One, Holy, Catholic, and Apostolic

Denise J. Hunnell, MD - One Holy1


I urge you, brothers, in the name of our Lord Jesus Christ, that all of you agree in what you say, and that there be no divisions among you, but that you be united in the same mind and in the same purpose. (1Cor 1:10)

It seems that even during the time of the Apostles there was a tendency to divide into factions. Some identified with Paul while others claimed allegiance to Apollos or Cephas. We can see from Scripture that Paul wisely tried to nip this in the bud. The Body of Christ, the Church, is to be unified in Christ and no other.

Sadly, the tribalism of the first Christians is alive and well in the 21st century. You can hear nonsensical comments like, \”I am a John the XXIII Catholic, not a Benedict XVI Catholic,\” or \”I am a Benedict XVI Catholic not a Francis Catholic\”. Some try to narrow their Catholicism with words like liberal or conservative, traditional or progressive, Latin or Novus Ordo. In the online world of Catholic blogging you see cults of personality built around this or that prominent blogger. Dare to criticize one of these Catholic celebrities and his or her fans descend upon the interloper in the comment box with the ferocity of sharks in a feeding frenzy. Civility and charity are often left behind.

There really should be no modifiers to our Catholicism. There is only one Christ and one Church. Adding labels are divisive and the antithesis to Christ’s desire that all should be one in Him. Rivalries among factions serve only to wound the Church when we should be building up the Body of Christ instead.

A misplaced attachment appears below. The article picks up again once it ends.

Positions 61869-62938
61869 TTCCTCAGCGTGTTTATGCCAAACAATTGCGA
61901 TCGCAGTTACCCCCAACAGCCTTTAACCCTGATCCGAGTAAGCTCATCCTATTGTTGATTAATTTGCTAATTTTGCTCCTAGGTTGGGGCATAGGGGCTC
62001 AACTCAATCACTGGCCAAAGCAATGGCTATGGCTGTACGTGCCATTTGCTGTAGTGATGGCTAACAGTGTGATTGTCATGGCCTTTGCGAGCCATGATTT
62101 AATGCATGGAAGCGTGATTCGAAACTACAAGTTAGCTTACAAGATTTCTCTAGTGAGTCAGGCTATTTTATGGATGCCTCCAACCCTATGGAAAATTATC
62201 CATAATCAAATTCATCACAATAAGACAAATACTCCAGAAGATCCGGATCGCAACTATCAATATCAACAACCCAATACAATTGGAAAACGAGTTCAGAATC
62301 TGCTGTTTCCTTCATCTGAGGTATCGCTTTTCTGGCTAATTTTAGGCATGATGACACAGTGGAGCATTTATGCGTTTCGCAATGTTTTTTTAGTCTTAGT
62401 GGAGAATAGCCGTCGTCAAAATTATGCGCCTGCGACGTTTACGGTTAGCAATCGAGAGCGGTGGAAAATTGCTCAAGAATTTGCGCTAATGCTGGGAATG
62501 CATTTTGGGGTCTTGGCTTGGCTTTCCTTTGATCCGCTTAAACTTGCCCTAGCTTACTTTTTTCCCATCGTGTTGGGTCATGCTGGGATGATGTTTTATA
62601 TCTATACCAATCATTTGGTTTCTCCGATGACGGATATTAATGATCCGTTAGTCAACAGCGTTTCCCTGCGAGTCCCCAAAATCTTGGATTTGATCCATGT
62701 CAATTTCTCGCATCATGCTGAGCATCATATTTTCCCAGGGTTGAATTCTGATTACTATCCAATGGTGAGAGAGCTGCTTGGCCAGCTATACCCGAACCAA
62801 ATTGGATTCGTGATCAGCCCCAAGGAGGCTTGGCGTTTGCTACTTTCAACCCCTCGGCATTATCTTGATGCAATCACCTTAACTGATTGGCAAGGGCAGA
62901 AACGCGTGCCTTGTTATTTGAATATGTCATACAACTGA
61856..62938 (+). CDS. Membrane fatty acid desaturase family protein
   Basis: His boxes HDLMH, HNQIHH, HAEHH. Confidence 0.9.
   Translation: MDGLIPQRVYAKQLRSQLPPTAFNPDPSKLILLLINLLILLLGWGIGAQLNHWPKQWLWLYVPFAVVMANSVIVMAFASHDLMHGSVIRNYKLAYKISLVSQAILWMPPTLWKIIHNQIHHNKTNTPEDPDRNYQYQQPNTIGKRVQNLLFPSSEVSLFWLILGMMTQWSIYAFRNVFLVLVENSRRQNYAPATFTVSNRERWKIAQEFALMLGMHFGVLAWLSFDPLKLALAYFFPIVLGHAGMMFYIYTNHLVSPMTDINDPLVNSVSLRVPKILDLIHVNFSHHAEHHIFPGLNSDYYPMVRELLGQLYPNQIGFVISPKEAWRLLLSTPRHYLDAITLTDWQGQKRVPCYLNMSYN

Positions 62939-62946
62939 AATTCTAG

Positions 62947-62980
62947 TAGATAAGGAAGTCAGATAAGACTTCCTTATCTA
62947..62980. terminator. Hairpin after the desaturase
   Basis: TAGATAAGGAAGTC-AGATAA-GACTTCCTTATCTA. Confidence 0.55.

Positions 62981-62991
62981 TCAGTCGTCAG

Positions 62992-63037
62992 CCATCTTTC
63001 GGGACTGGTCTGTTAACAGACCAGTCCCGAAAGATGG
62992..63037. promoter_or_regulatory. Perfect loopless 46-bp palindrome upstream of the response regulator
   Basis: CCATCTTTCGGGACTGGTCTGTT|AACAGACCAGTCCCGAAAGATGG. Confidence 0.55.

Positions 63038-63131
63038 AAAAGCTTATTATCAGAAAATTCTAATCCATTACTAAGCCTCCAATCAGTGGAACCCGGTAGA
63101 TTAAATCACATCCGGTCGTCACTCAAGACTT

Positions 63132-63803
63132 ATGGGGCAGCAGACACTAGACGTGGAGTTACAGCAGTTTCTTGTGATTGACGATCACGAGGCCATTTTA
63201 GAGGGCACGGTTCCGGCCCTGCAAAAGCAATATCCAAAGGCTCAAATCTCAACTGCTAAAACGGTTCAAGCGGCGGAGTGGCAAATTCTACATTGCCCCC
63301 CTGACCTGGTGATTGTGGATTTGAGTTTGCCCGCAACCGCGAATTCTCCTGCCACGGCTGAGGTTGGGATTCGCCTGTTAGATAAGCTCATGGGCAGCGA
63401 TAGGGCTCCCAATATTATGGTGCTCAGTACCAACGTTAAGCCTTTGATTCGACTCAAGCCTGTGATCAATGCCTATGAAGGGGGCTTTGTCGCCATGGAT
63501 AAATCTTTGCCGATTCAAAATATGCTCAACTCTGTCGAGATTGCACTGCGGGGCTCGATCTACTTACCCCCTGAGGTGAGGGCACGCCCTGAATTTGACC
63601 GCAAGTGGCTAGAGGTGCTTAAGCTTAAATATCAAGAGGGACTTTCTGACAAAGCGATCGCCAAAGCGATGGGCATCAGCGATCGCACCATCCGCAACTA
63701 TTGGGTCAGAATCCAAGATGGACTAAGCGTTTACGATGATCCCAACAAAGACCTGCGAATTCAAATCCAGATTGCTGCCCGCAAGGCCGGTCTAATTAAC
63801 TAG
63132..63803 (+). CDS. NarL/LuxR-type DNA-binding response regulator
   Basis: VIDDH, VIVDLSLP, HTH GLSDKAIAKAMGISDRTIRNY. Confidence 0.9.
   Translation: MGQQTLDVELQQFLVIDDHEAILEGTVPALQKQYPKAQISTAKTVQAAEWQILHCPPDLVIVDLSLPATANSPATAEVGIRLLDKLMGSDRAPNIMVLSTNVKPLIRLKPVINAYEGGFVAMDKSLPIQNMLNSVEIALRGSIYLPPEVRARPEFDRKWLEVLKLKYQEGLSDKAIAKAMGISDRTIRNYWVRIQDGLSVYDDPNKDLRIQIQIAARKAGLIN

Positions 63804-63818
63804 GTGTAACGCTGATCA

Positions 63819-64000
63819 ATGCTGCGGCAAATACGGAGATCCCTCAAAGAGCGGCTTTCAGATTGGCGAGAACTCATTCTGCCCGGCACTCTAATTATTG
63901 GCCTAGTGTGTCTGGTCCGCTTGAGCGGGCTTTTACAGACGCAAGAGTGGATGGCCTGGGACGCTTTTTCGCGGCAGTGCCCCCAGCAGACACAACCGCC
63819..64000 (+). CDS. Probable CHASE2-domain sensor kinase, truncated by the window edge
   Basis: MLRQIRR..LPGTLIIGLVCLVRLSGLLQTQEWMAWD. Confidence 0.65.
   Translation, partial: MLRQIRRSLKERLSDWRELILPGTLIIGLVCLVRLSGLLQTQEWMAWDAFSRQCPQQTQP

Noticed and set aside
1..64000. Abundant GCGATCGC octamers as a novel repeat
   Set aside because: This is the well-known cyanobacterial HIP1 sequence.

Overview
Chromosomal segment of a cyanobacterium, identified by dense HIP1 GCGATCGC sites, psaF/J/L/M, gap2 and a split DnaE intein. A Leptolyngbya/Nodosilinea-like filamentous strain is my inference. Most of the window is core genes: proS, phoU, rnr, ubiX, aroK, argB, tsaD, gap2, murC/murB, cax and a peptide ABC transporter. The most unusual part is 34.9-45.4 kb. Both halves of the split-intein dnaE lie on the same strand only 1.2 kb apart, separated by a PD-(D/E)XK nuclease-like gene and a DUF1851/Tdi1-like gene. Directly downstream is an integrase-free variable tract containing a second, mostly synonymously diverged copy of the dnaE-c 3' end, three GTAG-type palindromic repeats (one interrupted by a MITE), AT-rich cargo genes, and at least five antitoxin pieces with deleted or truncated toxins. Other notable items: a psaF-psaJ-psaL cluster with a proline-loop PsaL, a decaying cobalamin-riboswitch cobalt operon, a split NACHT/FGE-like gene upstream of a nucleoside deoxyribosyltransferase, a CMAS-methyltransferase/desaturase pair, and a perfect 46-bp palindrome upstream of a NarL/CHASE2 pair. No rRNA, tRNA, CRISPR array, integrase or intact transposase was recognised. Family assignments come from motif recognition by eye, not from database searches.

There is no question that different people are drawn to different teachers, theologians, musicians, and artists. As I look at the various writers who have given me insight into the Church and helped form my faith in Christ I can attribute a great deal of spiritual growth to Peter Kreeft, Bert Ghezzi, Amy Welborn, Christopher West, and probably most significantly, Pope Benedict XVI. This does not make me a Kreeft-Ghezzi-Welborn-West-Ratzinger-Catholic. I am Catholic. Period. I can describe my status on the faith journey with adjectives like faithful, struggling, complacent, growing, etc. But these are descriptions of me and not a branding of my own individual Catholicism. Trying to carve out my own personal Catholic Church that fits my lifestyle and tastes is erroneously setting myself up as a Magisterium of one.

So how do we unite all of our squabbling tribes? There has never been a family without some bickering and our Catholic family is no different. But in a strong family, the bickering never breaks the filial bonds. All the branches of our Catholic family tree may stretch out in different directions, but they have a common root, Jesus. Our allegiance must be to Christ and His Church, not to any particular branch.

Of course each of us may have different preferences for language, music, architecture, or preaching style. As long as your preference is still attached to the root of the true Magisterium, feel free to choose. Then be charitable and respectful when another Catholic chooses differently than you do. It is truly disheartening to hear the belittling and denigration that goes on among those who are all supposed to be of the same Catholic Church. Snobbery has no place among brothers and sisters in Christ.